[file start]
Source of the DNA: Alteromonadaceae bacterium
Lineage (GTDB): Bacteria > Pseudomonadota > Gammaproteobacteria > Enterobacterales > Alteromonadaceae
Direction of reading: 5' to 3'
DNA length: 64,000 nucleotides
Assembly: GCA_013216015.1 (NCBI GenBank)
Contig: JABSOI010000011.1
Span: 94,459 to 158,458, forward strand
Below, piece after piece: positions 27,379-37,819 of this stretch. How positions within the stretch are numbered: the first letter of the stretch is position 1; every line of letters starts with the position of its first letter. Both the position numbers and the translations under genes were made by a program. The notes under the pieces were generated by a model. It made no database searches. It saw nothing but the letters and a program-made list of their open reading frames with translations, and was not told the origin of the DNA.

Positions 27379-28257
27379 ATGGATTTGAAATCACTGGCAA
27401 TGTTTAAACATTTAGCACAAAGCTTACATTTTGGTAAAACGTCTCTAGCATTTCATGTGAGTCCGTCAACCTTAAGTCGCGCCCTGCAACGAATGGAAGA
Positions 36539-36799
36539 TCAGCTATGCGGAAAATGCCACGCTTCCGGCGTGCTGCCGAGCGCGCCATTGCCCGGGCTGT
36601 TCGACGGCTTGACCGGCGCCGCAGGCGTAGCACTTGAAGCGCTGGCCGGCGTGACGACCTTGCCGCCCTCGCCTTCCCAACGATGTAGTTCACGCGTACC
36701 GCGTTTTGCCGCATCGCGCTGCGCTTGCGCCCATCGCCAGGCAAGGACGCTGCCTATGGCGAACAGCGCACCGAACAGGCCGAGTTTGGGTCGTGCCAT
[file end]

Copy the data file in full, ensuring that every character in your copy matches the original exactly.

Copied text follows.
Source of the DNA: Alteromonadaceae bacterium
Lineage (GTDB): Bacteria > Pseudomonadota > Gammaproteobacteria > Enterobacterales > Alteromonadaceae
Direction of reading: 5' to 3'
DNA length: 64,000 nucleotides
Assembly: GCA_013216015.1 (NCBI GenBank)
Contig: JABSOI010000011.1
Span: 94,459 to 158,458, forward strand
Below, piece after piece: positions 27,379-37,819 of this stretch. How positions within the stretch are numbered: the first letter of the stretch is position 1; every line of letters starts with the position of its first letter. Both the position numbers and the translations under genes were made by a program. The notes under the pieces were generated by a model. It made no database searches. It saw nothing but the letters and a program-made list of their open reading frames with translations, and was not told the origin of the DNA.

Positions 27379-28257
27379 ATGGATTTGAAATCACTGGCAA
27401 TGTTTAAACATTTAGCACAAAGCTTACATTTTGGTAAAACGTCTCTAGCATTTCATGTGAGTCCGTCAACCTTAAGTCGCGCCCTGCAACGAATGGAAGA
Positions 36539-36799
36539 TCAGCTATGCGGAAAATGCCACGCTTCCGGCGTGCTGCCGAGCGCGCCATTGCCCGGGCTGT
36601 TCGACGGCTTGACCGGCGCCGCAGGCGTAGCACTTGAAGCGCTGGCCGGCGTGACGACCTTGCCGCCCTCGCCTTCCCAACGATGTAGTTCACGCGTACC
36701 GCGTTTTGCCGCATCGCGCTGCGCTTGCGCCCATCGCCAGGCAAGGACGCTGCCTATGGCGAACAGCGCACCGAACAGGCCGAGTTTGGGTCGTGCCAT